Cork trawler owners deny facilitating illegal immigrants

Men on trial for hiring two Filipino fishermen without having an employment permit

Two Cork trawler operators have gone on trial for hiring two Filipino fishermen. Stock photograph: Chris Furlong/Getty Images

Two Cork trawler operators have gone on trial for hiring two Filipino fishermen. Stock photograph: Chris Furlong/Getty Images

 

Two trawler operators have gone on trial for hiring two Filipino fishermen after an investigation into the recruitment of non-EU fishermen in Ireland.

Owners of the Labardie Fisher, Leonard Hyde (62) from Crosshaven, Co Cork and Pat O’Mahony (50), from Kinsale, Co Cork each denied two separate charges when they appeared at Cork District Court.

Both were charged under the Illegal Immigrants (Trafficking) Act 2000 with knowingly facilitating the entry into the state on March 25th, 2015 of a person who they knew or had reasonable cause to believe was an illegal immigrant or a person who intended to apply for asylum.

Both men were also charged under the Employment Permits Act 2003 with employing a non-national, Demie Balbin Omol (40) at Hugh Coveney Pier in Crosshaven on October 5th, 2015 without having an employment permit.

Insp John Deasy told Judge Aingeal Ni Chonduin at Cork District Court that the charges followed a visit to Crosshaven pier by gardai who began an investigation on foot of a complaint to them. 

The court heard Det Garda Maureen Moriarty of the Garda immigration Bureau on October 5th, 2015 boarded the trawler Labardie Fisher owned by the defendants and spoke to two Filipino nationals on board, Mr Omol and Lyndon Nagale (26).

Following inquiries by Det Garda Moriarty and her colleague, Det Garda Michelle Saunders, it was found that neither Filipino national had an Irish work permit and neither had immigration stamps on their passports.

The court heard the fishermen had arrived in the UK from the Philippines and travelled on to Belfast Airport where they were collected by Mr O’Mahony and brought to Cork, where they began fishing after their arrival.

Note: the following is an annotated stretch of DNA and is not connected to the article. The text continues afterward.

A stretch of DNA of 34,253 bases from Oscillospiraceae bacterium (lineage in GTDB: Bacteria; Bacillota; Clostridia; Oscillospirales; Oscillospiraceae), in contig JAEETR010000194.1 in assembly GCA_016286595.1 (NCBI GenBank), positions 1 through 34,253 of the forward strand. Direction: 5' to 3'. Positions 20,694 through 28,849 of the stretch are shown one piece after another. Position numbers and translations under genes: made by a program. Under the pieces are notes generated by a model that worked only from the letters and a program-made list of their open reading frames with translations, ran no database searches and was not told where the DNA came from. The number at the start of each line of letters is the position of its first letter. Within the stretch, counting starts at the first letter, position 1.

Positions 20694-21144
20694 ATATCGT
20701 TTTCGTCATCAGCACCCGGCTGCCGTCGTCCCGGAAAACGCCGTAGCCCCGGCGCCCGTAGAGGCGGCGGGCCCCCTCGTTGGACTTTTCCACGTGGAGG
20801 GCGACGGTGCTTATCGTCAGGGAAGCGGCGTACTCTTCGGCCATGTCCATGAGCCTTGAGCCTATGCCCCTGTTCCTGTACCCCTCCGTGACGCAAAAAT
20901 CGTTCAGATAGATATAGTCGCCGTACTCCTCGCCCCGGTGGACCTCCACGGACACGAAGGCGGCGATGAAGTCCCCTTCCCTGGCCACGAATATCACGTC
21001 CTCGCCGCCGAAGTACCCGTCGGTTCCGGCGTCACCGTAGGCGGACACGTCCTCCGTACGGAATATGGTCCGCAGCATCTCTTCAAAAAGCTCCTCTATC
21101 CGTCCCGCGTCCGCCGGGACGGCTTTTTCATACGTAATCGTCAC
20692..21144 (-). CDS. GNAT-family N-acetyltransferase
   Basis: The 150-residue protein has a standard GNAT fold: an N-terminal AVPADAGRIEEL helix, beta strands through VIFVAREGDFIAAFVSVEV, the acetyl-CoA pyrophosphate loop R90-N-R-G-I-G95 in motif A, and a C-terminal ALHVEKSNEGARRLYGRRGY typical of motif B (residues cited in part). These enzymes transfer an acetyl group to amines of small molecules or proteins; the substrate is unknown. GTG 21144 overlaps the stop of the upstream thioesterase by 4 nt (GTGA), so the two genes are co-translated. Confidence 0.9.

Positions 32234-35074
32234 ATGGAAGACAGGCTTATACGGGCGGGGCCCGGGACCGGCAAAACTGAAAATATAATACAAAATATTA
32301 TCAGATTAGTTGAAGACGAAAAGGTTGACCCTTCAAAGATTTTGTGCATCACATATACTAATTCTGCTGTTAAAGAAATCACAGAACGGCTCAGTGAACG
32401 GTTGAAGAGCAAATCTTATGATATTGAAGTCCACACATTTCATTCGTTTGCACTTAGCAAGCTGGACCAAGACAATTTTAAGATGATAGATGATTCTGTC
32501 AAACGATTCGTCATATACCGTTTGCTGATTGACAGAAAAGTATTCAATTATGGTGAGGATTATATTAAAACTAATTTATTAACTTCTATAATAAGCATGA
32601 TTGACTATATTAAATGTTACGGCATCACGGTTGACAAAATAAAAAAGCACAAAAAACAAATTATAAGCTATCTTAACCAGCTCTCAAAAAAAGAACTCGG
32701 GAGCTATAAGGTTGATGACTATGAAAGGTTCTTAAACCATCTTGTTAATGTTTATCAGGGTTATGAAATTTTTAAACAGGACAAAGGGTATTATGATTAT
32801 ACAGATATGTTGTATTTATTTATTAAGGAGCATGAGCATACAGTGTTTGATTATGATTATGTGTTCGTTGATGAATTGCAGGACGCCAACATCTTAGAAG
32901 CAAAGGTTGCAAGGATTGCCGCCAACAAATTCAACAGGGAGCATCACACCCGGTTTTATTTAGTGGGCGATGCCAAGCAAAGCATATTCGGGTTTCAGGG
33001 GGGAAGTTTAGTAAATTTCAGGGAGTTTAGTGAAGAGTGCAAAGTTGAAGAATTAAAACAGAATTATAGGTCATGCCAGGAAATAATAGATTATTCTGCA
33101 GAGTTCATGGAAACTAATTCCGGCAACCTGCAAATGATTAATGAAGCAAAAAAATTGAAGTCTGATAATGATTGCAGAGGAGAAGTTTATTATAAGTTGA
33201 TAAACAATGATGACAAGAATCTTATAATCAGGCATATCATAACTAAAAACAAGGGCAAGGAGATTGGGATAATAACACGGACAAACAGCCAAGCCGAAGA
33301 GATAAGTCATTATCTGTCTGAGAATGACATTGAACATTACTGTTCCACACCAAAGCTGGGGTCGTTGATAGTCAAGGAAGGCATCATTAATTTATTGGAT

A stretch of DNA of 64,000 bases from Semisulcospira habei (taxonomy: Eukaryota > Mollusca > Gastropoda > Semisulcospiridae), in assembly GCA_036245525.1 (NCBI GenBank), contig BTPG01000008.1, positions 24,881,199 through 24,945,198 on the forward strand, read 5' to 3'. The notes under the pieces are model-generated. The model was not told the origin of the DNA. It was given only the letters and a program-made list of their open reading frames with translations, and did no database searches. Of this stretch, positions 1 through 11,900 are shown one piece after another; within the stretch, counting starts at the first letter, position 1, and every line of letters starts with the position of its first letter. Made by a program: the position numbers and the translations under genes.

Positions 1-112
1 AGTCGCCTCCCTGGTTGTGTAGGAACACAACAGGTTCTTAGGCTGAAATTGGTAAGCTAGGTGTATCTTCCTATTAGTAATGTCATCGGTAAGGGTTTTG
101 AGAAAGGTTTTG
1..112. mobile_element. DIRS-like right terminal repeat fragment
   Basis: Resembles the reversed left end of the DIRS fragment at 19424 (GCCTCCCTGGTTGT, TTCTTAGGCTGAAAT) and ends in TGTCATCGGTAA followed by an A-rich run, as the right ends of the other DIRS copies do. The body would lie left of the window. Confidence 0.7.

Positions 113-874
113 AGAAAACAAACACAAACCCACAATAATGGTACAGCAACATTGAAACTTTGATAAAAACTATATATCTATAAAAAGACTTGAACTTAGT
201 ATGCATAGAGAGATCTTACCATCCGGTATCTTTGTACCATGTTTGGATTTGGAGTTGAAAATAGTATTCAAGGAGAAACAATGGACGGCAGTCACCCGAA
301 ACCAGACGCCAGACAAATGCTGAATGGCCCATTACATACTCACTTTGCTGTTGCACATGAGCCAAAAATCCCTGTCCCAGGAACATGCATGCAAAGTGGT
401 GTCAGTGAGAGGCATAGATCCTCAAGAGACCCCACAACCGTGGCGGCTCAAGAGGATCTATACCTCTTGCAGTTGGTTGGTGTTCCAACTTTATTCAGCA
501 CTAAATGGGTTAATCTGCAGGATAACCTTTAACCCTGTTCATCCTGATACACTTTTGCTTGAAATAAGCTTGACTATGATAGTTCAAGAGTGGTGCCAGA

Both Mr O’Mahony and Mr Hyde told gardaí in voluntary interviews on January 21st, 2016, they had entered a contract with a shipping agent, Diamond Marine in 2015 for the supply of the two trained Filipino fishermen for a monthly fee of €1,075 per worker plus an upfront payment to the agent.

The agent then paid an agreed amount of this money to the men’s families in the Philippines, the trawler operators said.

The accused said they told gardaí they had been assured by Diamond Marine that the employees would be fully compliant with visa, work permit and passport requirements.

Mr O’Mahony and Mr Hyde said the workers were provided with the food of their choice, cash for groceries and sundries, phone credit so they could call home, WiFi, TV services and regular time off.

Both also had full control of their own passports and could leave the trawler at any time when it was berthed in Cork, the trawler operators said.

Mr O’Mahony told gardaí that “we couldn’t get any Irish staff...there are 90 per cent of the Irish boats...who cannot get enough Irish staff.”

Mr Hyde said he had never before contracted for non-EU workers and would not be hiring any such workers again.

He had worked in the fishing industry since 1969 and had a proud reputation for being fair and honourable to work with.

Judge Ni Chonduin adjourned the matter to March 8th when she will hear the remainder of the case.

The accused were supported in court by more than 30 fellow fishermen.